Ada Cambridge, later known as Ada Cross, was an English-born Australian writer. She wrote more than 25 works of fiction, three volumes of poetry and two autobiographical works. Many of her novels were serialised in Australian newspapers but never published in book form. While she was known to friends and family by her married name, Ada Cross, her newspaper readers knew her as A.C.

And on Wikipedia –   Ada Cambridge – Wikipedia

A Mother’s Answer – Louisa Lawson

A Mother’s Answer

You ask me, dear child, why thus sadly I weep
For baby the angels have taken to keep;
Altho’ she is safe, and for ever at rest,
A yearning to see her will rise in my breast.
I pray and endeavour to quell it in vain,
But stronger it comes and yet stronger again,
Till all the bright thoughts of her happier lot
Are lost in this one — my baby is not.
And while I thus yearn so intensely to see
This child that the angels are keeping for me,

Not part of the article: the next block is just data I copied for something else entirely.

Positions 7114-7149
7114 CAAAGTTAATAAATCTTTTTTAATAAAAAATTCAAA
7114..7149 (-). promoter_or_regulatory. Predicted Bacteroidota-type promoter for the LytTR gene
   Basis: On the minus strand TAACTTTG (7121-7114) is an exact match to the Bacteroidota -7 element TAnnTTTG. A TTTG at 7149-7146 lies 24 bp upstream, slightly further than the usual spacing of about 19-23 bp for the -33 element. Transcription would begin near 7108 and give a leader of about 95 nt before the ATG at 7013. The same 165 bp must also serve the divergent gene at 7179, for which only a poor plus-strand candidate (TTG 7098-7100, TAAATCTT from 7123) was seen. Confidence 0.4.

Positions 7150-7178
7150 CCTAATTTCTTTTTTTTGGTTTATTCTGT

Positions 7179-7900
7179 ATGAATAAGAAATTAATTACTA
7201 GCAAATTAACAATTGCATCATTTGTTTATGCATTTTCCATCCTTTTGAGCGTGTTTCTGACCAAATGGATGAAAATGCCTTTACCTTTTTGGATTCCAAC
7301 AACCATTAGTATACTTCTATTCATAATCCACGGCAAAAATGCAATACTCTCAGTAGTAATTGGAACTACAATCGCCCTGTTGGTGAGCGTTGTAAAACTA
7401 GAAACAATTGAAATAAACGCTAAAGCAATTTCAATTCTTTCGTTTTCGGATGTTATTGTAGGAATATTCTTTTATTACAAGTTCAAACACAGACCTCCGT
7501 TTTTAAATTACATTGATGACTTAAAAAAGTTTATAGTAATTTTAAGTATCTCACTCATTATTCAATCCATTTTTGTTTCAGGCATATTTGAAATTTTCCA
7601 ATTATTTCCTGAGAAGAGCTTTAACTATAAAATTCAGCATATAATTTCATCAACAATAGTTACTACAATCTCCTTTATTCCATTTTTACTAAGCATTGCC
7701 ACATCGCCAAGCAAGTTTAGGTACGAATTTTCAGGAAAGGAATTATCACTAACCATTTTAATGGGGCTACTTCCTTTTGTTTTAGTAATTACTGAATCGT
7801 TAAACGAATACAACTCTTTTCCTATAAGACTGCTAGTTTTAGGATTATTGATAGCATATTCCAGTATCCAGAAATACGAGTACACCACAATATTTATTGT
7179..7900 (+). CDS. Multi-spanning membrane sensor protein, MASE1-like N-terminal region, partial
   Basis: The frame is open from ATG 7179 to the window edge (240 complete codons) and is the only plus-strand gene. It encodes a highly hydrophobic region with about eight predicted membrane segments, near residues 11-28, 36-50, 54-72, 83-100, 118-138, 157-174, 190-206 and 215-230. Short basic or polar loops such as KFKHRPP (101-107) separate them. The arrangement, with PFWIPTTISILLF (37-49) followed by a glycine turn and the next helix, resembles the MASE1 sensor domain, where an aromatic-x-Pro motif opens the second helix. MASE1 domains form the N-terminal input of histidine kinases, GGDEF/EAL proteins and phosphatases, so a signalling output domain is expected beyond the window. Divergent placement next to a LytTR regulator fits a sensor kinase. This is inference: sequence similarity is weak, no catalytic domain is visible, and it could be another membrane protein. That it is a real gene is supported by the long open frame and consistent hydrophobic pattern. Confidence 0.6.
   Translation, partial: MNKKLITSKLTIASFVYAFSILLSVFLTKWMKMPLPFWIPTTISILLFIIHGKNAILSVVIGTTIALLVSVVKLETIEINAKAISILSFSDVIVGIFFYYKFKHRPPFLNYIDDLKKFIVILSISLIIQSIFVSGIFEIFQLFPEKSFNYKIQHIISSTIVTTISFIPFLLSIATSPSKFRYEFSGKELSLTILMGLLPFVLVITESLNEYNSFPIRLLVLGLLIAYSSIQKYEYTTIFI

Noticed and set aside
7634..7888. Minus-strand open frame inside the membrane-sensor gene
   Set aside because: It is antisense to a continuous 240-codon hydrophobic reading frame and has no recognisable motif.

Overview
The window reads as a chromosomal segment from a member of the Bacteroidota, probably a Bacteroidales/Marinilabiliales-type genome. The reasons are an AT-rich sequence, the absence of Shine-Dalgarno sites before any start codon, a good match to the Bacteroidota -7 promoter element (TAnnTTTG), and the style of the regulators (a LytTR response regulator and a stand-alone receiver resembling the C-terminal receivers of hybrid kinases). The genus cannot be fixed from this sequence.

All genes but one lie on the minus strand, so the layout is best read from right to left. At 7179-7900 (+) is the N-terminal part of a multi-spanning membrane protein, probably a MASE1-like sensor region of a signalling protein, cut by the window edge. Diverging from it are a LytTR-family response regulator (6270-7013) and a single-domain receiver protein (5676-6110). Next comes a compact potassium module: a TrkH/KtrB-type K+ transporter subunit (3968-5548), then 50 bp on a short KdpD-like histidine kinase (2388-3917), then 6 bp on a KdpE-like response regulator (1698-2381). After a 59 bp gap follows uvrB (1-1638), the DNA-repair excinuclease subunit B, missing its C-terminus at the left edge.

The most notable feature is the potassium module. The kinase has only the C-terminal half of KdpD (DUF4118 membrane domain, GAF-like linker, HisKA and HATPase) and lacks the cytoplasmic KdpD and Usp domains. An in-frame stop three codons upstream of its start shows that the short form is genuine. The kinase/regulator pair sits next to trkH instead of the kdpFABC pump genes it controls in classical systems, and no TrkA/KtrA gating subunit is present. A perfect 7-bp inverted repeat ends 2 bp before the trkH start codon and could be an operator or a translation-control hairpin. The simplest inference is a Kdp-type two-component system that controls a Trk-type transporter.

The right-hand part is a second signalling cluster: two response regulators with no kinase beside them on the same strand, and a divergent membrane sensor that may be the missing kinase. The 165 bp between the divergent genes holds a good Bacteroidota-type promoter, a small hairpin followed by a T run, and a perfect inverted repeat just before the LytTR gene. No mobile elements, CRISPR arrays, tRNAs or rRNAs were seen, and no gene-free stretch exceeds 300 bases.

I doubt for the time where her spirit has flown —
If the love e’en of angels can fully atone
For the loss of a mother’s, mysterious and deep.
I own that thought sinful, yet owning it — weep.

Louisa Lawson (1848 – 1920)

She was the mother of Henry Lawson and she bore five children. Henry Lawson is well known and his short stories on early Australian life are exemplary (refer to the collection – ‘While the Billy Boils’)

The passion exhibited in Louisa Lawson’s sonnet was due to the death of an infant daughter. This poem was published  in the Mudgee Independent and brought recognition to her poetic skill.

The first part of the sonnet stresses the inescapable loss, independent of any angels keeping her safe. Then there is a clear change at the volta; after the first eight lines. Atonement is not possible even the love of all the angels is insufficient. She regards her thought sinful, but it is only a thought. She is quite willing to own it; but it makes no difference. Nothing can appease her grief.